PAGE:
High CPU utilization on 7201

Unanswered Question
Mar 26th, 2009

Hello friends,

I had 7206-NPE-G1 for routing purposes and PBR, IP CEF is on, no ACL, no dynamic routing just static.

Well 1 gbps in and 1 gbps out. That is all. CPU was about 82% as highest.

After that decided to replace 7206-NPE-G1 with 7201 (G2) as it should be TWICE as stronger.

But nothing of the kind!!!

We have the same 82% as highest, not 41% as was expected.

I promised to my boss to lower CPU load at least 1,5 times...


Eugene Melnikov

I have this problem too.
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Giuseppe Larosa Thu, 03/26/2009 - 02:41

Hello Eugene,

when I did tests on NPE-G1 I've found values in agreement with your tests or worse with full duplex traffic.

note that C7200 is declared to have the following processor:


1.67-GHz Motorola Freescale 7448 processor


2,000,000 pps or more


here it is NPE-G2


note that with small packets you need almost 1,400,000 pps to fill a single GE in one direction

So a C7200 is good to handle 500 Mbps full duplex

Hope to help


a.alekseev Thu, 03/26/2009 - 03:18

could you show the output?

sh run

sh int g0/0

sh int g0/1

sh proc cpu sort 5min

Joseph W. Doherty Thu, 03/26/2009 - 05:24

Just wondering whether traffic bandwidth utilization didn't increase at all. With such high CPU utilizations, it's possible packet forwarding might be held back by insufficient CPU. Faster CPU could peak at same utilization percentage, but might have increased bandwidth utilization.

In other words, your expectation for a decrease in the G2's CPU might only be true if offered load to the G1 was well within its capacity. If not, a faster CPU should do more, but the utilization might not drop.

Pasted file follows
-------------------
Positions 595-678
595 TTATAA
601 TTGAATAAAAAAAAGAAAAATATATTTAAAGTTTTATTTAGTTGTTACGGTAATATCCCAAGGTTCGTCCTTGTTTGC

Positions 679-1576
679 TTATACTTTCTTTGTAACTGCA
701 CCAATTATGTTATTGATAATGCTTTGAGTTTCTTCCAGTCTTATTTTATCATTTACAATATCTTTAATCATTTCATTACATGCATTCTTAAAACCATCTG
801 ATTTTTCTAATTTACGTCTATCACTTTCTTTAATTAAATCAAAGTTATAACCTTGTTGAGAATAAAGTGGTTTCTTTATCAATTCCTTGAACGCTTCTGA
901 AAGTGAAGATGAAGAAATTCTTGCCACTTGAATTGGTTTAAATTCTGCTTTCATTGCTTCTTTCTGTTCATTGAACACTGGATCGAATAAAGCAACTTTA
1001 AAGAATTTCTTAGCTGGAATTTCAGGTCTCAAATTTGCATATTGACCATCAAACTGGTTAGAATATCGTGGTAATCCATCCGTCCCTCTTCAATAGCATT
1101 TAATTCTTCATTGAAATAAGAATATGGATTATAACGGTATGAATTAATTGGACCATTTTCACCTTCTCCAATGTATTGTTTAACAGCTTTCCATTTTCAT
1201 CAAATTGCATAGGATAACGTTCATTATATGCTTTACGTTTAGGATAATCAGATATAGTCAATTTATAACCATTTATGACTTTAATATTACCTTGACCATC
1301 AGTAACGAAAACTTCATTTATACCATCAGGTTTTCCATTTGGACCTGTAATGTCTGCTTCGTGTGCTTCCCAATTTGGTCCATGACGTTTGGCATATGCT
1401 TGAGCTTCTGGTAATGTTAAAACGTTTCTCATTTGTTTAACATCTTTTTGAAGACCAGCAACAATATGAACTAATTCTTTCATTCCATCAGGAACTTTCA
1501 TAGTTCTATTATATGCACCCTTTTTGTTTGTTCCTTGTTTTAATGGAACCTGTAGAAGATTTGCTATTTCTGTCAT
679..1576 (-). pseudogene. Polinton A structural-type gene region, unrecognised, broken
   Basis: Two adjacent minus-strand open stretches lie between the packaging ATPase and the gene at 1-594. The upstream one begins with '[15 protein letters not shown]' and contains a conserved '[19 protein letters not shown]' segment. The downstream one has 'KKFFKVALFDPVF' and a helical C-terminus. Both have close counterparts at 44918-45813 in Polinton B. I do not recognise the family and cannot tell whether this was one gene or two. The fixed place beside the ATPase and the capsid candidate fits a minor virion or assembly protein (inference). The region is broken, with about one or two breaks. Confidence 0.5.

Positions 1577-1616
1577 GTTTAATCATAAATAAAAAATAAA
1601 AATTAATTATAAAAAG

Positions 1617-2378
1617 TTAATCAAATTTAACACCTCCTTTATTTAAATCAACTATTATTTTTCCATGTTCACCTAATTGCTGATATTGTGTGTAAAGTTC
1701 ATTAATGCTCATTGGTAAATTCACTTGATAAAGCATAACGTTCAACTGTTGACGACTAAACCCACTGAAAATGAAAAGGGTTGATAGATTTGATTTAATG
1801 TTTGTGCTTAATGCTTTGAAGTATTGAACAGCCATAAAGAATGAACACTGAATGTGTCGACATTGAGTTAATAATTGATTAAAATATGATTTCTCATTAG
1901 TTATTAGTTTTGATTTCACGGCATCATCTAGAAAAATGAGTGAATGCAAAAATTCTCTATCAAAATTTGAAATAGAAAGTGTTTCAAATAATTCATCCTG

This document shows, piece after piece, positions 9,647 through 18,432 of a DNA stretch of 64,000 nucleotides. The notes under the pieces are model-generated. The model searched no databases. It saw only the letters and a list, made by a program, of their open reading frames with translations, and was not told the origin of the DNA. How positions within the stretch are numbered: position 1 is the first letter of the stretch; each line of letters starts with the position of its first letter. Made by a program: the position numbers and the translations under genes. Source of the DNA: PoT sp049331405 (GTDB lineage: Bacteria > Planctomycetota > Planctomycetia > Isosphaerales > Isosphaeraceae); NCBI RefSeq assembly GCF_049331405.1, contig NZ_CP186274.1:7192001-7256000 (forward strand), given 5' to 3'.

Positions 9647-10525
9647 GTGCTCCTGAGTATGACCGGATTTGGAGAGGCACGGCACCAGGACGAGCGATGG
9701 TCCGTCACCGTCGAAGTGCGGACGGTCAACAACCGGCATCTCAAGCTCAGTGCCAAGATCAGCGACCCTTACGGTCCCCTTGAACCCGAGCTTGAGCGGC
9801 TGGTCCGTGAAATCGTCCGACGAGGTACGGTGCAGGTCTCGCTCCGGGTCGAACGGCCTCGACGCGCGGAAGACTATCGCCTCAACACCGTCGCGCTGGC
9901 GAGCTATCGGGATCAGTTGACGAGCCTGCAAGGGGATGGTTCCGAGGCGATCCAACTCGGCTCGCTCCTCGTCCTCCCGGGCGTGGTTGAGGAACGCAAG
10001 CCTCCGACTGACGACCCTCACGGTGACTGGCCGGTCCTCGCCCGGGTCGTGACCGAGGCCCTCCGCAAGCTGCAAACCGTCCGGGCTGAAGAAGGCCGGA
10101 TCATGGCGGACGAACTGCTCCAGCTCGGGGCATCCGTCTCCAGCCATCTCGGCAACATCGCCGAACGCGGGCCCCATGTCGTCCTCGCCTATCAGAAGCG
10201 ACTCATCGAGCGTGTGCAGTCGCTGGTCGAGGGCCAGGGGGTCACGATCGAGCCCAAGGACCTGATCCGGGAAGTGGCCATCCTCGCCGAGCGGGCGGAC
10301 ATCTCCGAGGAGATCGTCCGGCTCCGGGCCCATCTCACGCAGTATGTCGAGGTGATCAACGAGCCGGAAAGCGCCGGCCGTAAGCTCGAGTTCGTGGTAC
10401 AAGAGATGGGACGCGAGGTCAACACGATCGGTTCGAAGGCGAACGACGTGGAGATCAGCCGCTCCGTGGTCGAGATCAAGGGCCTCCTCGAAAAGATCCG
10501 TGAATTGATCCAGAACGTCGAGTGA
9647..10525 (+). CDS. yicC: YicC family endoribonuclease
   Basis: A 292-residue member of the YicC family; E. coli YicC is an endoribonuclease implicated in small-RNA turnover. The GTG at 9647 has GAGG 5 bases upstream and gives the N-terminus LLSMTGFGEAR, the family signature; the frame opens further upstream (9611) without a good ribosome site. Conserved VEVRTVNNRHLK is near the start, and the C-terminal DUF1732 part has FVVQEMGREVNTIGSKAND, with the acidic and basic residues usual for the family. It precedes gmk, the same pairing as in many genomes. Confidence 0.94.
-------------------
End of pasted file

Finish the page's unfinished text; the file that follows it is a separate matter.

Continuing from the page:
When you note 1 Gbps in and out, that much actual traffic can max out either a G1 or G2, I believe. For minimum sized packets, doing only the minimum processing just to forward packets, the two engines can, in theory, forward a maximum of 500 Mbps or 1 Gbps, respectively (and you note you're pushing 2 Gbps). As packet size increases, bandwidth usually does to, a 2 to 4x increase isn't uncommon, and if true (for you), you're still might be borderline with a G2.

Normally I recommend a software router with 4x (or 2x minimum) the expected traffic load. For true gig (duplex), that would be a router with about 8 to 12 Mpps capacity, currently that would place you into the ASRs. (If wondering, but 7200s have gig interfaces, they do, but so do 2821s, which I wouldn't expect to sustain full gig duplex load.)

I also recall reading somewhere that Cisco software based routers don't work at their best when running so busy. Something about they work better when there's some reserve CPU capacity to handle their various software processes.

One of the things Aleksey asked for was a show process CPU. Of immediate interest is whether most of your CPU is servicing "interrupt". If it is, generally this would indicate you router just isn't powerful enough (still) for the offered load. If there's a large percentage of non-interrupt processing, it may be possible to decrease that.


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